PCLender, a leading loan origination software system (LOS) provider, has announced the release of its next generation LOS. The new system supports consumer direct, retail, wholesale and correspondent business channels, has a new user interface, and provides many new features such as paperless document management, investor delivery and record archiving. It’s the LOS that’s helped Movement Mortgage reach its goals as the mortgage lender scales nationwide. Per PCLender CEO Lionel Urban, “The system can be customized very easily, so that small to medium lenders don’t need to have in-house IT people customize their LOS systems.” Industry best practices are pre-configured, and fine-tuning is as simple as tweaking the presets that come built-in. Rapid improvements to origination technology over the last two years, combined with the large-scale withdrawal from the mortgage market by the largest banks, has led to what Urban refers to as “a potential golden age for mid-size and smaller lenders.”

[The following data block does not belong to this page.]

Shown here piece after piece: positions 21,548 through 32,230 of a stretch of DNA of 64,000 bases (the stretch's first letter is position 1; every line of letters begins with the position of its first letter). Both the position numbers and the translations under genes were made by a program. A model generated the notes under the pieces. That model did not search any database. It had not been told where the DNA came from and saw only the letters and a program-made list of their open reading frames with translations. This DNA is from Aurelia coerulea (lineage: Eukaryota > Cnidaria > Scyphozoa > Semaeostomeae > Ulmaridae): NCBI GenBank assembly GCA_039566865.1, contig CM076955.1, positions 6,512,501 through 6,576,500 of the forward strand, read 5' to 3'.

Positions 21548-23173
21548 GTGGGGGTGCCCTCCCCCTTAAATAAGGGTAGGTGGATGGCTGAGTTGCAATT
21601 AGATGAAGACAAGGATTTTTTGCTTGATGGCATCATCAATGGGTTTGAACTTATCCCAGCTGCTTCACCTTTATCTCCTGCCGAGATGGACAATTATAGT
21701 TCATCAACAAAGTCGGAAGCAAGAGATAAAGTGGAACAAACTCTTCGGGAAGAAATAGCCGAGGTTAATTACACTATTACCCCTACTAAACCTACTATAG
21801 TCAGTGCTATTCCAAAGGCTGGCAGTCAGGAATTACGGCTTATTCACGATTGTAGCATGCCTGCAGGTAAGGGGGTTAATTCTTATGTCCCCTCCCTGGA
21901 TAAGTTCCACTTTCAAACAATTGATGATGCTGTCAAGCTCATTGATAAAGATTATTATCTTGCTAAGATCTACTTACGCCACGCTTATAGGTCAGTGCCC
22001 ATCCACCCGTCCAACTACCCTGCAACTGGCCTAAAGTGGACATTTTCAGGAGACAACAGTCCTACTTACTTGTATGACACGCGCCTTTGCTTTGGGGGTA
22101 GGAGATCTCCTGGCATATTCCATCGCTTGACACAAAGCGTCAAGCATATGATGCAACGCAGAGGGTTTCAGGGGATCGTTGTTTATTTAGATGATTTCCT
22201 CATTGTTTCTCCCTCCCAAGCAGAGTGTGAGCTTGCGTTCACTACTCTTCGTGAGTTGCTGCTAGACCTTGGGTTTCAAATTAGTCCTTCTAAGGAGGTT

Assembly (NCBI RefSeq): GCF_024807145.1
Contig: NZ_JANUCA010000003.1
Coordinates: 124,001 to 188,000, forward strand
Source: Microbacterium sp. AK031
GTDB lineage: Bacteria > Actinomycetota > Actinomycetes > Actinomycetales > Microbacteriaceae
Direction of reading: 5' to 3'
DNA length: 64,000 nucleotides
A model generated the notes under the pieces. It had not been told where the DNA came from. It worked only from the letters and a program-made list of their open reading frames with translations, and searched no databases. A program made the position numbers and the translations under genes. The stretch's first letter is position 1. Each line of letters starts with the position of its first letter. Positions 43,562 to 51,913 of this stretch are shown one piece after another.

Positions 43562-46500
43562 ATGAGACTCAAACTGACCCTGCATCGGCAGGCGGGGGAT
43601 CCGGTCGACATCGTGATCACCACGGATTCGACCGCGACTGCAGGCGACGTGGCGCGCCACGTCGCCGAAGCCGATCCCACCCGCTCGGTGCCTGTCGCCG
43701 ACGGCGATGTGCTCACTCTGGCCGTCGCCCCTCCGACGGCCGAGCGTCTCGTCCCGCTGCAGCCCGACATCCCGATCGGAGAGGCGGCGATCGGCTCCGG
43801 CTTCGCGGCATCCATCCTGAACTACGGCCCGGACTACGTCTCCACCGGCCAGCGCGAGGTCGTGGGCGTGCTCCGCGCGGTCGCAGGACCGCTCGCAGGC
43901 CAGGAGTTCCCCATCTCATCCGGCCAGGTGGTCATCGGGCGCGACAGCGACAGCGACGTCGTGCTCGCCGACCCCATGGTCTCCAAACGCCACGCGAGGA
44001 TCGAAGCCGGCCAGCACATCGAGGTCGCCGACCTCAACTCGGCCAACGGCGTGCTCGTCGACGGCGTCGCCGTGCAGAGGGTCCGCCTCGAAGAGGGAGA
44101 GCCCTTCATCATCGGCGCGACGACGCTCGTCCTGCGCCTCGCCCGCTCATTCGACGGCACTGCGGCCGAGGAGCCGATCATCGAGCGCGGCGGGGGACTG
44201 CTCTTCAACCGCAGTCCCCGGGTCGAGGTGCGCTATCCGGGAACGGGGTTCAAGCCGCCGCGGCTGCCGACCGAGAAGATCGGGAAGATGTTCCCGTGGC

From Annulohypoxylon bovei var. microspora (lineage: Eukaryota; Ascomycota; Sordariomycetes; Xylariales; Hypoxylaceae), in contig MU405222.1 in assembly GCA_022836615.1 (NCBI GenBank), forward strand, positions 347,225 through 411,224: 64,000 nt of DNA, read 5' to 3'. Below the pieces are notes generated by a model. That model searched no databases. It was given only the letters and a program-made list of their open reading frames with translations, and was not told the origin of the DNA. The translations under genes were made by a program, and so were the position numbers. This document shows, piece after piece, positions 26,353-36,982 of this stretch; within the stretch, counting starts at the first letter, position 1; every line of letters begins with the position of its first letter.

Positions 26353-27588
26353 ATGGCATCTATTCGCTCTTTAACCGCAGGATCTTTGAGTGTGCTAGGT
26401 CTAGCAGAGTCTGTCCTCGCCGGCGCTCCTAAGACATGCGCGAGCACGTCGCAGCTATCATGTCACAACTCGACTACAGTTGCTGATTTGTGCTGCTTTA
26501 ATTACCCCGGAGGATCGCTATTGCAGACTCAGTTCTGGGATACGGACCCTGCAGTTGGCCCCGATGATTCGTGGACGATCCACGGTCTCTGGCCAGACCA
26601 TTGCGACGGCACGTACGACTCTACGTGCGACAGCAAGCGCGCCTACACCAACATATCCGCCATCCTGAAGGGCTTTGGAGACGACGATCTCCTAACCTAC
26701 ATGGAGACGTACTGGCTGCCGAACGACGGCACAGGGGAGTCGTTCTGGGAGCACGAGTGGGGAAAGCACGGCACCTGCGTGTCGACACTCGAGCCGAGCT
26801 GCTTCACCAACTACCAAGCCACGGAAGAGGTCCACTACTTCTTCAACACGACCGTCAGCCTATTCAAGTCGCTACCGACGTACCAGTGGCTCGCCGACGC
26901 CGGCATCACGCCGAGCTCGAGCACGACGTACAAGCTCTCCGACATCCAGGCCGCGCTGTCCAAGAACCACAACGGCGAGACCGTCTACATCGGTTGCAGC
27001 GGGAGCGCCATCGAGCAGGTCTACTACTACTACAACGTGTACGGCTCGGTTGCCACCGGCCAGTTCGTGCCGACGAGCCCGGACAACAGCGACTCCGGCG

Ivy Zelman writes, “I hope you are having a great week. It’s been an exciting one for Cleveland fans with the Indians headed to the World Series for the first time since 1997. I wanted to personally reach out to tell you about an exciting new product we launched called The Z Report. My goal for this newsletter is to provide the industry with a thoughtful and credible, high level go-to source for overall key housing topics. This 1-minute video further explains my vision. For example, it appears that the long-term increase in Asian and Hispanic homeownership rates is under appreciated, and that the government data on single family starts is wrong and is understating the double digit new order growth reported by builders. We are confident that you and your board members, as well as key senior executives, would reap the benefits of the in-depth analysis that The Z Report provides, concisely summarizing our abundant Institutional Zelman Research. Hope you can check it out or sign up for a free trial here we are excited about it!